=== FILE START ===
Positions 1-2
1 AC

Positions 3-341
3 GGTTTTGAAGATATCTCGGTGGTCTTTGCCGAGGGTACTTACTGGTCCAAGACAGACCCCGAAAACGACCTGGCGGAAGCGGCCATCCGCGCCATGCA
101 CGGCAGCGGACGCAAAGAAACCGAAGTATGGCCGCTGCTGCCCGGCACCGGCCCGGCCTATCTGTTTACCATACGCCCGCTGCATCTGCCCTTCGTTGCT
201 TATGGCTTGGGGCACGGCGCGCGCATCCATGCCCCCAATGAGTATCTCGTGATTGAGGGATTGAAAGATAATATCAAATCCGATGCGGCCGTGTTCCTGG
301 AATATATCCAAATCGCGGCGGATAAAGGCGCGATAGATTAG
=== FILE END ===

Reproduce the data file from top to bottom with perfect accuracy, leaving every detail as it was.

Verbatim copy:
Positions 1-2
1 AC

Positions 3-341
3 GGTTTTGAAGATATCTCGGTGGTCTTTGCCGAGGGTACTTACTGGTCCAAGACAGACCCCGAAAACGACCTGGCGGAAGCGGCCATCCGCGCCATGCA
101 CGGCAGCGGACGCAAAGAAACCGAAGTATGGCCGCTGCTGCCCGGCACCGGCCCGGCCTATCTGTTTACCATACGCCCGCTGCATCTGCCCTTCGTTGCT
201 TATGGCTTGGGGCACGGCGCGCGCATCCATGCCCCCAATGAGTATCTCGTGATTGAGGGATTGAAAGATAATATCAAATCCGATGCGGCCGTGTTCCTGG
301 AATATATCCAAATCGCGGCGGATAAAGGCGCGATAGATTAG